Lead Counsel independently verifies Irrevocable Trust attorneys in Irvington by conferring with New Jersey bar associations and conducting annual reviews to confirm that an attorney practices in their advertised practice areas and possesses a valid bar license for the appropriate jurisdictions.
An irrevocable trust is a trust that cannot be modified or terminated without the beneficiary’s permission. This type of trust is generally used for tax purposes. In establishing an irrevocable trust the grantor, the person making the trust, transfers ownership of assets to the trust and can no longer be taxed on those assets.
Establishing an irrevocable trust is a significant undertaking and you will benefit from consulting an Irvington trust lawyer. The lawyer can assess your situation and advise you if an irrevocable trust is in your best interest. The lawyer can write the trust’s provisions and ensure the trust conforms to your state’s applicable law.
In legal practice, experience matters. An experienced attorney will likely have handled issues similar to yours many, many times. Therefore, after listening to your situation, the attorney should have a reasonable idea of the time line for a case like yours and the likely resolution.
An experienced lawyer should be able to communicate a basic “road map” on how to proceed. The lawyer should be able to walk you through the anticipated process, key considerations, and potential pitfalls to avoid. Once you’ve laid out the facts of your situation to the lawyer, he/she should be able to frame expectations and likely scenarios to help you understand your legal issue.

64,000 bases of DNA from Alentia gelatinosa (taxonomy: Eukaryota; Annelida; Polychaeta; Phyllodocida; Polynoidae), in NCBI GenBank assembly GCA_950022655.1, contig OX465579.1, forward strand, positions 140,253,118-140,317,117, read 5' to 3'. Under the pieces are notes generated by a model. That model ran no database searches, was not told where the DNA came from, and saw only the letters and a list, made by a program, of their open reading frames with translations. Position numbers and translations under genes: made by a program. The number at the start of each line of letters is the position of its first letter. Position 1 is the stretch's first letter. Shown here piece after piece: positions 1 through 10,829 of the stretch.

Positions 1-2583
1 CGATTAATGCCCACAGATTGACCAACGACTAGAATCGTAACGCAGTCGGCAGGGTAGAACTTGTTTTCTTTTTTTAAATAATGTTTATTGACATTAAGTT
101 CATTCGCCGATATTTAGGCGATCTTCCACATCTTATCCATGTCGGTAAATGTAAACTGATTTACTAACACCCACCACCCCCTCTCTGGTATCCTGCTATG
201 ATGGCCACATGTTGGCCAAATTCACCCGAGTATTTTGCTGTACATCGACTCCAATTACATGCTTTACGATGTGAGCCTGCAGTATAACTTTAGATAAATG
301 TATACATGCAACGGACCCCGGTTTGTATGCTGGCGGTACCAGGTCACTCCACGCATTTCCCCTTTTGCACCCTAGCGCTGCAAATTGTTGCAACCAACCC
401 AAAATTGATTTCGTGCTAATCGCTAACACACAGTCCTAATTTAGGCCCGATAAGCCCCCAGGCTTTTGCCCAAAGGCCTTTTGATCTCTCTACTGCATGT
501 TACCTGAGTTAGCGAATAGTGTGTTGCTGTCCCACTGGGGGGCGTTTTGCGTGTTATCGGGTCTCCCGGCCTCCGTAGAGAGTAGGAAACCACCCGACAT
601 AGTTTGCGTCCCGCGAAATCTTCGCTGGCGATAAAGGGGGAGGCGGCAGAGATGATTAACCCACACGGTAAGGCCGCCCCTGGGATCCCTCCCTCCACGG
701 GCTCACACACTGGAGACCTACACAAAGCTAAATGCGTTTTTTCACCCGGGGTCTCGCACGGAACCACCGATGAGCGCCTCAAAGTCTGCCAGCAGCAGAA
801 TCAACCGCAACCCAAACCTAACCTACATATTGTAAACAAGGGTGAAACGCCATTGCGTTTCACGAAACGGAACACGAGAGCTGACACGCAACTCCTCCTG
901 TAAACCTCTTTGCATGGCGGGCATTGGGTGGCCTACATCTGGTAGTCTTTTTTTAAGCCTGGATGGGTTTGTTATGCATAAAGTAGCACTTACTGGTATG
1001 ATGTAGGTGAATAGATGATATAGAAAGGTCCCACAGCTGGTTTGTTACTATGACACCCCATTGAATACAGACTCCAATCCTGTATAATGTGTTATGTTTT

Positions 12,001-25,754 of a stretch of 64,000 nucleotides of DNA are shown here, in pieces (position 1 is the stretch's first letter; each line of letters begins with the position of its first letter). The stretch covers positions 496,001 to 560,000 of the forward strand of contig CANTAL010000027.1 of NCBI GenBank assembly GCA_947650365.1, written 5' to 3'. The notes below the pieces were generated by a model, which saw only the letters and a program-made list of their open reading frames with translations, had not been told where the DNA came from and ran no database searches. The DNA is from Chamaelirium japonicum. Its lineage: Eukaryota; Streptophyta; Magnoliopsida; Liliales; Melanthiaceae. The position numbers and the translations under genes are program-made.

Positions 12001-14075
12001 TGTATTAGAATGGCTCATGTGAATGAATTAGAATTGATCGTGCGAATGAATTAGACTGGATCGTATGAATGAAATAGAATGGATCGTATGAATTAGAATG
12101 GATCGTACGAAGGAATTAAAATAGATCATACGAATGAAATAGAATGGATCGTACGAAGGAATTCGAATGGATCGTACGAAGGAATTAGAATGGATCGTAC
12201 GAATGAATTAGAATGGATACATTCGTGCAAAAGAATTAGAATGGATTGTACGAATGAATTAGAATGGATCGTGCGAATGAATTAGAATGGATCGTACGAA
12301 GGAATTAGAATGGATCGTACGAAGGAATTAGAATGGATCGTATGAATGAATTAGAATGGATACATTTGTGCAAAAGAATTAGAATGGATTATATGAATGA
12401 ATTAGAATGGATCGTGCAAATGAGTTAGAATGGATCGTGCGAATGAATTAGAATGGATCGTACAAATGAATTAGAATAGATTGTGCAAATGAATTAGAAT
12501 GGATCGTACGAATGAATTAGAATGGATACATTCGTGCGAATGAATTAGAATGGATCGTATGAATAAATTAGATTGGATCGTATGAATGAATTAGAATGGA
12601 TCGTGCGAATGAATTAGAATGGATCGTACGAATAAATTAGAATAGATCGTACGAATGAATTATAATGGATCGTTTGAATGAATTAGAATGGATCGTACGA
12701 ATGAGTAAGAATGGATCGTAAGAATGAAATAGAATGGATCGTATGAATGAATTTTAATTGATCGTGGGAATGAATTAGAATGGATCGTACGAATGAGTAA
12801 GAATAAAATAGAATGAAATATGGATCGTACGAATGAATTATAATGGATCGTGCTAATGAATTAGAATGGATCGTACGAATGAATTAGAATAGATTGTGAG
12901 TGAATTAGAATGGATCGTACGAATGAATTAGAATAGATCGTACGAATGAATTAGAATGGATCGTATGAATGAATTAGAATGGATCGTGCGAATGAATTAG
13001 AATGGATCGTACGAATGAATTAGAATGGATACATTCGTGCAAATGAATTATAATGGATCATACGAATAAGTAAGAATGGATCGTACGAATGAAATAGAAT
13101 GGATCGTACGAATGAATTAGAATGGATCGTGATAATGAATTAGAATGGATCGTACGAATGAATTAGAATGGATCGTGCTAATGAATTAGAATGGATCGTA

In general, how much an attorney costs will often depend on these four factors: billing method and pricing structure, type of legal work performed, law firm prestige, and attorney experience. Depending on the legal issue you are facing, an attorney may bill you by the hour, settle on a flat fee, or enter into a contingency fee agreement. The type of legal work you need help with will also play a role in cost incurred.
Pro se – This Latin term refers to representing yourself in court instead of hiring professional legal counsel. Pro se representation can occur in either criminal or civil cases.
Statute – Refers to a law created by a legislative body. For example, the laws enacted by Congress are statutes.
Subject matter jurisdiction – Requirement that a particular court have authority to hear the claim based on the specific type of issue brought to the court. For example, the U.S. Bankruptcy Court only has subject matter jurisdiction over bankruptcy filings, therefore it does not have the authority to render binding judgment over other types of cases, such as divorce.